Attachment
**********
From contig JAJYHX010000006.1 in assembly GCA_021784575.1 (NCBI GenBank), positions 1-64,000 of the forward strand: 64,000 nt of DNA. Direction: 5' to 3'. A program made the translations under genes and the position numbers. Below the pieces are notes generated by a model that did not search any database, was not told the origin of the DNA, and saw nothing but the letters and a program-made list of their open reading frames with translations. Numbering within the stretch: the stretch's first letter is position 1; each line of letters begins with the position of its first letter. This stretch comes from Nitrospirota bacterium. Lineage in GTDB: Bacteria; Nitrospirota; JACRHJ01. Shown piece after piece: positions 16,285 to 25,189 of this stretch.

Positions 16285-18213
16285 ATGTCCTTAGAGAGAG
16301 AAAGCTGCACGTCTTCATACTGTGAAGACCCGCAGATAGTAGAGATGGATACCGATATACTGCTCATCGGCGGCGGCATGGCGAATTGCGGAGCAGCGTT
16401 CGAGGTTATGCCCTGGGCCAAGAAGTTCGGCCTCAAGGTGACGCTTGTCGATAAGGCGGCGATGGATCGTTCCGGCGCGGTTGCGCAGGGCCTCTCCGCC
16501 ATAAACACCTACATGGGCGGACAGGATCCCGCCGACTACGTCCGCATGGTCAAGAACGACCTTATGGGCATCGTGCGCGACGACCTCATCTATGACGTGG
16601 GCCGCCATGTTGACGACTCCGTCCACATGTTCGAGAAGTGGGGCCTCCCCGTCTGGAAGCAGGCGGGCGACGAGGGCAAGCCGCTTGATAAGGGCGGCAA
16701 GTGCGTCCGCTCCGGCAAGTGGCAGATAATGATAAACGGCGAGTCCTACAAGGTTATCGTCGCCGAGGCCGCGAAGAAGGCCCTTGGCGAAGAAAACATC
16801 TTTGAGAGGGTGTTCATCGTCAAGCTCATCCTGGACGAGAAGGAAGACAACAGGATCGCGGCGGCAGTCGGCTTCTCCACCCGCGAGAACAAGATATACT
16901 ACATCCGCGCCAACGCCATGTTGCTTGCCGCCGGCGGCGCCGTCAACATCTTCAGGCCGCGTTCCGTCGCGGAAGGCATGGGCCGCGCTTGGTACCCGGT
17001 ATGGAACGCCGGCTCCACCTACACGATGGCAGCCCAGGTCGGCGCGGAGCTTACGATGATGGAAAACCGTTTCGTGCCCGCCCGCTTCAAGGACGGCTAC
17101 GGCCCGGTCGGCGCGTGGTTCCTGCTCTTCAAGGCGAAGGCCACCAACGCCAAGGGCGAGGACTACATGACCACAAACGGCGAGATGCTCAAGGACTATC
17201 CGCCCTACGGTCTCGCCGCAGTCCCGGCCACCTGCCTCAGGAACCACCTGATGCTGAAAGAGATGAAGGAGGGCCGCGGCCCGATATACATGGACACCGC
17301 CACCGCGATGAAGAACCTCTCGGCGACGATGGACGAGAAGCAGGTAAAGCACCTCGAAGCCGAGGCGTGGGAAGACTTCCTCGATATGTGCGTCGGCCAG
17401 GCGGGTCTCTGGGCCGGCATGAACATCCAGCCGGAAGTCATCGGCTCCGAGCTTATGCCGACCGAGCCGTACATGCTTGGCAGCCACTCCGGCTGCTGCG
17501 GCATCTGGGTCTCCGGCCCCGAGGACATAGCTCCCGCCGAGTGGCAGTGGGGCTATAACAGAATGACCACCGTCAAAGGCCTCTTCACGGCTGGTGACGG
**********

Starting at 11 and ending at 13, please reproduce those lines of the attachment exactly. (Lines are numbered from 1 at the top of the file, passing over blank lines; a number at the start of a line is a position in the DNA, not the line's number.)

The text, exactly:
17001 ATGGAACGCCGGCTCCACCTACACGATGGCAGCCCAGGTCGGCGCGGAGCTTACGATGATGGAAAACCGTTTCGTGCCCGCCCGCTTCAAGGACGGCTAC
17101 GGCCCGGTCGGCGCGTGGTTCCTGCTCTTCAAGGCGAAGGCCACCAACGCCAAGGGCGAGGACTACATGACCACAAACGGCGAGATGCTCAAGGACTATC
17201 CGCCCTACGGTCTCGCCGCAGTCCCGGCCACCTGCCTCAGGAACCACCTGATGCTGAAAGAGATGAAGGAGGGCCGCGGCCCGATATACATGGACACCGC